An example of where the collaborations really seem to work is on the track “I Come Prepared” which features fellow reggae rapper Damien Marley.  What makes this track so fun is the smaller beat and the fact that K’naan and Damien really seem to be channeling one anothers flow much more than they’re trying to tap into Damien’s father.  It really pays off as they hand the flow back off to one another and really dwell in the verses.  It’s a track that will certainly having you nod your head along with the beat.  The product again becomes a little more mixed on the Adam Levine boasting track “Bang Bang” which is much more of a conventional poppy brand of hip hop.  This is not to say that it’s a bad track, as sometimes the track really is able to capture an almost Bad-era Michael Jackson feel, especially when Levine is belting out the chorus, but it doesn’t blend together as well, part love-song, part R&B club jam, part hip hop.  One cannot say, though, that it doesn’t fit the out scatter-brained pattern of the album as a whole.

Much of the charm of K’naan and Troubadour are when he allows us to dwell in his quirkiness as an artist.  This is on display in “15 Minutes Away” where K’naan riffs on the wonderful anticipation of an impending money transfer (to which some of us can relate to more than others).  It also can be found on “America” where K’naan throws a Somali hook and verse over nice guest-spots by Mos Def and Chali 2na.  When you hear tracks like this you are reminded that you are listening to a unique and unconventional talent, the likes of which does not come along everyday.  While not the most single-ready songs on the album, this might be where K’naan is at his most comfortable, and the songs stand-out as a result.

In the end, while a bit uneven, this is an overall extremely enjoyable album.  K’naan comes off as much more of a raw talent than the other immigrant hip hop stars like Akon and Wyclef Jean, but with that rawness comes a real feeling of sincerity that is very endearing.  And while it is perhaps not quite the standout that debut album The Dusty Foot Philosopher was, Troubadour definitely shows some growth as an artist.  It’s unique, it’s fun, it’s heartbreaking, it’s uplifting, it’s probably the best hip hop release of the new year.  Well, that is if you call it hip hop, at least.

SCORE: 3.8 out of 5.0

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nba-cash

According to this article on ESPN.com the NBA is set to borrow $175 million dollars with intent of distributing it to franchise which are currently struggling in the recession.  This is pretty crazy, but not entirely surprising.  Teams have been trying to cut costs left and right with even big market teams like the Los Angeles Lakers essentially dumping players to save money on their salaries and the luxury tax.  Still, though, this is a pretty drastic step that the league is taking.

The details of the article indicate that basketball bailout is coming from a series of non-banking lenders was put together by JPMorgan Chase, and Bank of America (who have a myriad of problems themselves).  It will allow for up to 11.6 million dollars to be distributed to 15 teams that indicated that they were struggling in a league-wide survey.  Worrying, though, is the fact that there won’t be much oversight or regulation in terms of how team owners use the money.  Since this isn’t coming from the American taxpayer or anything this doesn’t worry me in the same way the actual bailouts do, but it does worry me as a fan of professional basketball.  If this is the dire situation of the league this early into the recession, just imagine what things will look like in another year.  Especially if the wealthy corporate owners do what they usually do and squander the millions are given due to a lack of league oversight.  I am not sure that is a league that can survive?  Will we see fans not attending games after slashed ticket prices?  More and more players following Josh Childress and heading overseas for foreign teams which will give them larger paychecks than they can get here?  A number of small market teams going under because they are unable to sustain?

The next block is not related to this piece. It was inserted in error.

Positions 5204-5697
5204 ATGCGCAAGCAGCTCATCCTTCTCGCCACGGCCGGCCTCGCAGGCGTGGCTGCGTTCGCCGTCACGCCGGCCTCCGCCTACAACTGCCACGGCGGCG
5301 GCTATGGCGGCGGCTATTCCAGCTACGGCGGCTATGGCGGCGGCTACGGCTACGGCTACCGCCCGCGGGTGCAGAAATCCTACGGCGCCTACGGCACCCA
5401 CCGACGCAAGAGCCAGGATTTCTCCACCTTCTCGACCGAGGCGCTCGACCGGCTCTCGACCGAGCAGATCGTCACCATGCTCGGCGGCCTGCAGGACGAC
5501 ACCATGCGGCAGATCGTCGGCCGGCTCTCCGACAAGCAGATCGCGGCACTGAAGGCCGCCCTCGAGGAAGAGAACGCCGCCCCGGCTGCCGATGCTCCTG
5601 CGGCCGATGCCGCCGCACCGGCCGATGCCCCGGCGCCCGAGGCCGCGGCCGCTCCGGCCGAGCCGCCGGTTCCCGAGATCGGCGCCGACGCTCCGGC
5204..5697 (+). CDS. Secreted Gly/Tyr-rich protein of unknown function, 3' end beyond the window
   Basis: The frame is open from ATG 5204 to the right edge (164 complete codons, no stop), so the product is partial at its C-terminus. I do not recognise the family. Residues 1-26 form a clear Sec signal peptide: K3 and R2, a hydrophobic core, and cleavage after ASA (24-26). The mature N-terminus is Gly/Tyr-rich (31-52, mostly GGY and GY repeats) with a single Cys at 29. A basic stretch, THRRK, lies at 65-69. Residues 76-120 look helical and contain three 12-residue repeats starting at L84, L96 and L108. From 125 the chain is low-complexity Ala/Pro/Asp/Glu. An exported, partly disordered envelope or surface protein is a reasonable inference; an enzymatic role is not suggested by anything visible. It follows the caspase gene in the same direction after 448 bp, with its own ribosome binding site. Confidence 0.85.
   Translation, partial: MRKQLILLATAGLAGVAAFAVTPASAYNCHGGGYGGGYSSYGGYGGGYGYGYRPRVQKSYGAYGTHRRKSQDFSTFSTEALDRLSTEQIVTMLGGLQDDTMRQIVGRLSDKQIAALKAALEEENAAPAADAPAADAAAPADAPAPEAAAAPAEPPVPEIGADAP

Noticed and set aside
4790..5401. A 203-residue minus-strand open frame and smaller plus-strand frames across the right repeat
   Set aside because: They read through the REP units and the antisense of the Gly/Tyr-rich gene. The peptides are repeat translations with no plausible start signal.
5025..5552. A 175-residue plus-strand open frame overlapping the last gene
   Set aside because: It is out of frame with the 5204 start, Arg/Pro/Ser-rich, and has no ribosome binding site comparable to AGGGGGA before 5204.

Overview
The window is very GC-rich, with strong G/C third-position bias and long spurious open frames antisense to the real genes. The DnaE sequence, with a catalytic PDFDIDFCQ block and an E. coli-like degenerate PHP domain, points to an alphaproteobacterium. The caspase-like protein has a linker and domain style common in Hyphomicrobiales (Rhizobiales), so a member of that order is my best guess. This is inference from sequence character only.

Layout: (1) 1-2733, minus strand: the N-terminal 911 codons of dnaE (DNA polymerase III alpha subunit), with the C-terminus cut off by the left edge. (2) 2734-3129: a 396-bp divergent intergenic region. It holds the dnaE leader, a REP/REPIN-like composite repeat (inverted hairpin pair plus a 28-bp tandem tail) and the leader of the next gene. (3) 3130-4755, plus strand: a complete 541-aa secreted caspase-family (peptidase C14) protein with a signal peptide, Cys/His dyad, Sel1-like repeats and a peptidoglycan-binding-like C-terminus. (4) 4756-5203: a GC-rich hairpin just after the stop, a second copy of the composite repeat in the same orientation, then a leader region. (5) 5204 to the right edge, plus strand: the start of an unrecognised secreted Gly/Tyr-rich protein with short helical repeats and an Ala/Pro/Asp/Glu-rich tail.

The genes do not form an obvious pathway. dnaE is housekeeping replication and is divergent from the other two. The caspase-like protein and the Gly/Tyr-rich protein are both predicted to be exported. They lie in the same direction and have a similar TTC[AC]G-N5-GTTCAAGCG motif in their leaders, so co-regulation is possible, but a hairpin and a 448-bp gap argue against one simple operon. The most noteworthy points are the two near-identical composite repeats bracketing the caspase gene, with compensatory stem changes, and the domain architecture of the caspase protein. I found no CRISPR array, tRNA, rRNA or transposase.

Perhaps the most bleak future doesn’t even lay with the NBA.  Other sports may very well end up suffering just as much if not worse.  Professional baseball is leaking credibility like a strainer these days, with even A-Rod getting dragged into the mud by steroid use.  With the economy tanking like it is and people out of work I can’t imagine that the MLB will be seeing crowds on par with what they did last year.  Sure big market teams like the Yankees, Dodgers, and Red Sox will still pull in alot of people, but what about more working class teams like those in Pittsburgh, Kansas City, and Milwaukee, these squads have trouble pulling crowds sometimes in the best of circumstances.  I wonder how long it will be before baseball is in need of some kind booster shot.  And what if it isn’t enough?   Hell, think about boxing, a sport that many accuse of being on its last legs as it is.   Ticket prices have always been high, as have pay-per-view costs, but this year has already seen venues struggling to fill with crowds and events under-performing on pay-per-view.  Let’s just say that Oscar De La Hoya chose a really bad time to finally get old.  The future of professional sports in America is a potentially frightening one indeed.